Meet Clyde, Long haired part Maine Coon (LESLEY is his human)
WHY A CAT’S PERSONALITY SHIFTS
Note: the ‘Validation’ process in Faye’s sessions is evidence that Faye is genuinely communicating with the animal. She knows nothing about the animal except breed and age – and only has a photo to refer to.
• Shift in temperament:
– EARLY YEARS: Sweet natured, regal, quiet in his movement, liked interaction with people
– NOW: Irritable, doesn’t have the energy he used to have
• Hesitant with people and a pulling back of affection
• A cranky human male around Clyde is not as compassionate as Lesley, and is a bit like: “Oh, I don’t know what the hell’s wrong with him”
• The feeling he gives me is that he is old and disinterested in life
(Lesley confirmed the above)
THE PROBLEM (LESLEY’S PERSPECTIVE – his human)
Can you tell me why he’s not eating? He’s been to the vet lately but they don’t know why he’s not eating. I’m just worried about him. Clyde is not himself.
CLYDE’S CONVERSATION WITH FAYE
WORRY & ANXIETY
Clyde is feeling his age but he worries more about you, Lesley. He is deeply concerned for your safety around the possibility of you going into hospital, or leaving. Daisy (another cat in the household) also worries about the same issue. She’s quite different to Clyde, very alert and reactive to things (much of her skin irritation is to do with anxiety). There is a younger male that comes to the house and Clyde isn’t too fond of him either. Clyde feels particularly anxious when you leave. He knows he can hide but he’s wonders what will happen if he’s sick and there’s no one to help him.
Clyde doesn’t know what he wants to eat. He just doesn’t have the taste for food these days. He gives me the feeling that his teeth and gums make it hard to chew. You can give him soft foods but some of that just makes him squeamish. He’s at a stage where he’ll just pick at food rather than eat the entire dish unless it’s what he feels like at the time. He gives me the feeling to try milk, yogurt, full fat. The feeling he gives me is just like us when we “just don’t feel too well, we don’t know what we want to eat” so just try small bits and pieces.
Clyde is wanting more water. Animals can self-medicate, given the opportunity. The water you mentioned, with the magnesium etc., may be too much for him now. Whereas the rain water seems to be what he’s after. Perhaps use the rainwater in his bowl. It’s going to be trial and error with Clyde right now.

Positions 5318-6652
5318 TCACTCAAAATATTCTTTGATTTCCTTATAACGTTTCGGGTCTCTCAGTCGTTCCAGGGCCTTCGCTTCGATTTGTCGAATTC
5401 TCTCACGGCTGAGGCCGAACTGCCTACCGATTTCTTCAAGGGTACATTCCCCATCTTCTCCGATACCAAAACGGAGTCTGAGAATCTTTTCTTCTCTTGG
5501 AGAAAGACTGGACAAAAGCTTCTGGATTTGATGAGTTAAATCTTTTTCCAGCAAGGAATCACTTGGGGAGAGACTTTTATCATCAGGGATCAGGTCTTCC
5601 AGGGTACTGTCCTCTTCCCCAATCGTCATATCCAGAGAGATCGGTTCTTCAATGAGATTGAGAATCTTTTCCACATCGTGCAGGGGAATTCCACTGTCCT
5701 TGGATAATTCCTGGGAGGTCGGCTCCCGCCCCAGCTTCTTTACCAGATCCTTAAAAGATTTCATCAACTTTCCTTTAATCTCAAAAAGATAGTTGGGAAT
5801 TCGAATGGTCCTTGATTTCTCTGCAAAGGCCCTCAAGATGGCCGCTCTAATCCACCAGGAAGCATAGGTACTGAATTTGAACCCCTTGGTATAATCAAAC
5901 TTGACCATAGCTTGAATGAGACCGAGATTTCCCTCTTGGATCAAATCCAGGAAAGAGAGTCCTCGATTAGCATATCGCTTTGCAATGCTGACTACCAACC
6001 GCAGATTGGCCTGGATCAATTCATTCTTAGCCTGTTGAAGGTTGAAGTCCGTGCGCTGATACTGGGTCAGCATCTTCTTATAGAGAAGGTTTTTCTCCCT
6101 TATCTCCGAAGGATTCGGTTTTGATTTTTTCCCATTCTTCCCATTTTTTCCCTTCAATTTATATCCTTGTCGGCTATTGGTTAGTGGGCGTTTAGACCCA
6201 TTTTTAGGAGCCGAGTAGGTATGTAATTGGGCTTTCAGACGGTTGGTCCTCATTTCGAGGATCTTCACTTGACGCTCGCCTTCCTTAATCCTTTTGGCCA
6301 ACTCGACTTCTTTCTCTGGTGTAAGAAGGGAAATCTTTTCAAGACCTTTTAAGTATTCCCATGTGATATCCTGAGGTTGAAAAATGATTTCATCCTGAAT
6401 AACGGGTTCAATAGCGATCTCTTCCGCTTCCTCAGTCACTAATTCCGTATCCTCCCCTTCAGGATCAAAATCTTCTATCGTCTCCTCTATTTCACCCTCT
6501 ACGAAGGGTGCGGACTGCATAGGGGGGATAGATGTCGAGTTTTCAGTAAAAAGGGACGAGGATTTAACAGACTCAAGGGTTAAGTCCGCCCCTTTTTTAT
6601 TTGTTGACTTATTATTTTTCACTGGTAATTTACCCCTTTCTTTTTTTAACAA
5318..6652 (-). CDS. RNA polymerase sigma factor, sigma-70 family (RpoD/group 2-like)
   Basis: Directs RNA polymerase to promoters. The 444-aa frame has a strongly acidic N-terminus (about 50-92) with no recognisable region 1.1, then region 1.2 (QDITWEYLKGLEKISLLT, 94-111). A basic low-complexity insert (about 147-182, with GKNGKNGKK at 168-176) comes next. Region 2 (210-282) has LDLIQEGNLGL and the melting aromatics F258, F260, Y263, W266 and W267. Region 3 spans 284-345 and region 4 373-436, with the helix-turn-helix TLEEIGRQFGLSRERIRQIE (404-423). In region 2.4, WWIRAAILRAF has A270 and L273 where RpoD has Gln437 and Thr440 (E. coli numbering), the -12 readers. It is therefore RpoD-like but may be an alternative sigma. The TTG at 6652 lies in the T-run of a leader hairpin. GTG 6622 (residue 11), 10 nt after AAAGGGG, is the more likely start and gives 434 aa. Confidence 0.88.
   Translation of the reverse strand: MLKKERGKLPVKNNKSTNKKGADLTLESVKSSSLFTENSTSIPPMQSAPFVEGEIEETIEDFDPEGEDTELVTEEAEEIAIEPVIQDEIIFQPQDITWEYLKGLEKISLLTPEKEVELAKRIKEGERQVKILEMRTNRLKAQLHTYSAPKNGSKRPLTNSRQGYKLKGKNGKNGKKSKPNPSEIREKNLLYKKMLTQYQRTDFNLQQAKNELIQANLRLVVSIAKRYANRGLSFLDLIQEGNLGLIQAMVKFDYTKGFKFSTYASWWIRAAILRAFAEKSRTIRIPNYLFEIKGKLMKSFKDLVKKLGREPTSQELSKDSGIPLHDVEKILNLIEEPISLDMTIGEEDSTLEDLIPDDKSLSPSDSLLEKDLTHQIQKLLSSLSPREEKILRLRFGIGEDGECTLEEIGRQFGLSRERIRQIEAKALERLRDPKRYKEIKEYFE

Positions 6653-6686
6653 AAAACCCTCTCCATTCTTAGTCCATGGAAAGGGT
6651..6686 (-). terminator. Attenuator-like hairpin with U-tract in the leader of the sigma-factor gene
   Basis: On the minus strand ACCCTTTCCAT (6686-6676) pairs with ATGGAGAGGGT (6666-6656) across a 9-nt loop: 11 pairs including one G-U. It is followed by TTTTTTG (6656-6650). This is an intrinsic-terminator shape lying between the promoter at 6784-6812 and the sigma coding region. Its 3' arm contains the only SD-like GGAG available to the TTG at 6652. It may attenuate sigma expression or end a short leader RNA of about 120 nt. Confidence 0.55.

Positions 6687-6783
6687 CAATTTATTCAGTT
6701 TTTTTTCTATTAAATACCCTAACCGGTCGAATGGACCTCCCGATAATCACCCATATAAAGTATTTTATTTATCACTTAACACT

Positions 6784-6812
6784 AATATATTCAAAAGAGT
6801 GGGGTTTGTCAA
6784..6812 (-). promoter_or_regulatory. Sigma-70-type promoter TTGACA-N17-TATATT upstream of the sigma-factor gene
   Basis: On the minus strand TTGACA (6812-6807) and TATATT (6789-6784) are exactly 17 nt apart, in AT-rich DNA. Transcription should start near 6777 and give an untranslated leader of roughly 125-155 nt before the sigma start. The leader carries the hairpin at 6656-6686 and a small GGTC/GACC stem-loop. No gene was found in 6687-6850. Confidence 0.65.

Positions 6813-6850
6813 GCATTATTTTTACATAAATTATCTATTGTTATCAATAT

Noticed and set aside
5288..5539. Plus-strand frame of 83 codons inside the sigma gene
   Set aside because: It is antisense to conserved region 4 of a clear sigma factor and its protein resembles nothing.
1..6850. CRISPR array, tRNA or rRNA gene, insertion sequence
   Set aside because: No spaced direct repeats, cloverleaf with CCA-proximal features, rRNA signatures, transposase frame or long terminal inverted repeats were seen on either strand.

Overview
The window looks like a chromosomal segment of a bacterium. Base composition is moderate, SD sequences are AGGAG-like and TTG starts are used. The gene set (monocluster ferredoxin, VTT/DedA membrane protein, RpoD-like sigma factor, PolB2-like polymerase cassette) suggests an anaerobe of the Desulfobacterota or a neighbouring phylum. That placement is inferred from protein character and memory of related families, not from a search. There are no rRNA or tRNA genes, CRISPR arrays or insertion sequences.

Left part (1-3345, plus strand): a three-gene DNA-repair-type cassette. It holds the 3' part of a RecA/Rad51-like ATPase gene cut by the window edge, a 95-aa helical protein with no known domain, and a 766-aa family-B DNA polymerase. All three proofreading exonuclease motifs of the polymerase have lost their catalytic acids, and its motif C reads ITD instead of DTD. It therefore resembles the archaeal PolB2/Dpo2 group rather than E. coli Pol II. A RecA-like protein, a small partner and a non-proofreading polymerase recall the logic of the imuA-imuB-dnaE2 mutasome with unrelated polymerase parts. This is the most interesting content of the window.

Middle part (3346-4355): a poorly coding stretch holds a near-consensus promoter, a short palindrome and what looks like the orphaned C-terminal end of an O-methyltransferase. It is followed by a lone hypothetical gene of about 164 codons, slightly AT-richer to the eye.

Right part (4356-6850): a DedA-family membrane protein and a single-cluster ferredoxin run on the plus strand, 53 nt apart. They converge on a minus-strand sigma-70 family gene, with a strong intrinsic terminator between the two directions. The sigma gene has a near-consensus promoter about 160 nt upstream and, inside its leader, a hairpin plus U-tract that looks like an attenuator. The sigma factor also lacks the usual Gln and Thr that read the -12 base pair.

LEAVING THE HOUSE
Clyde is nervous about going to the Vet, kind of like small children when they don’t want to go to the doctor. When you take him beyond the house, he wonders “Am I going to the vet?? Where are we going??” If other people come into the house – and if he doesn’t get a sense that they are okay – he will hide from them. He worries about what they are going to do. ”Will they take me away?” he wonders. Neither Clyde or Daisy will run away.
***** Faye is not suggesting you don’t take him to the Vet, it’s just explaining how Clyde is feeling about it.
He’s getting a bit of a ‘foggy brain’, slow to react now. Daisy helps him and will be there for him. This foggy brain feeling makes Clyde feel a bit out of control, like he felt when going under anaesthetic. It’s not a comfortable feeling to him.
TIME TO GO
When it’s his ‘time to go’ he will go and hide. But remember, that can change. If things got really bad for him, he might change his mind (Faye offers to check in with Clyde on Lesley’s behalf if this happens in the future).
• Try feeding him small amounts of milk or anything he’ll eat and keep down
• Prefers rainwater to drink, and more of it
• Will hide and not come out when it’s ‘time to go’
Lesley: “I feel a great relief to know what Clyde wants around his time to go, that he’ll take himself off and hide. That gives me more peace around how to handle things when he’s ready to go. After the session I tried Clyde with some organic milk. He loved it, took a couple of saucers and seemed fine after that. Felt good that he actually ate something and kept it down.”
Interested in finding out what your pet has to say? Book with Faye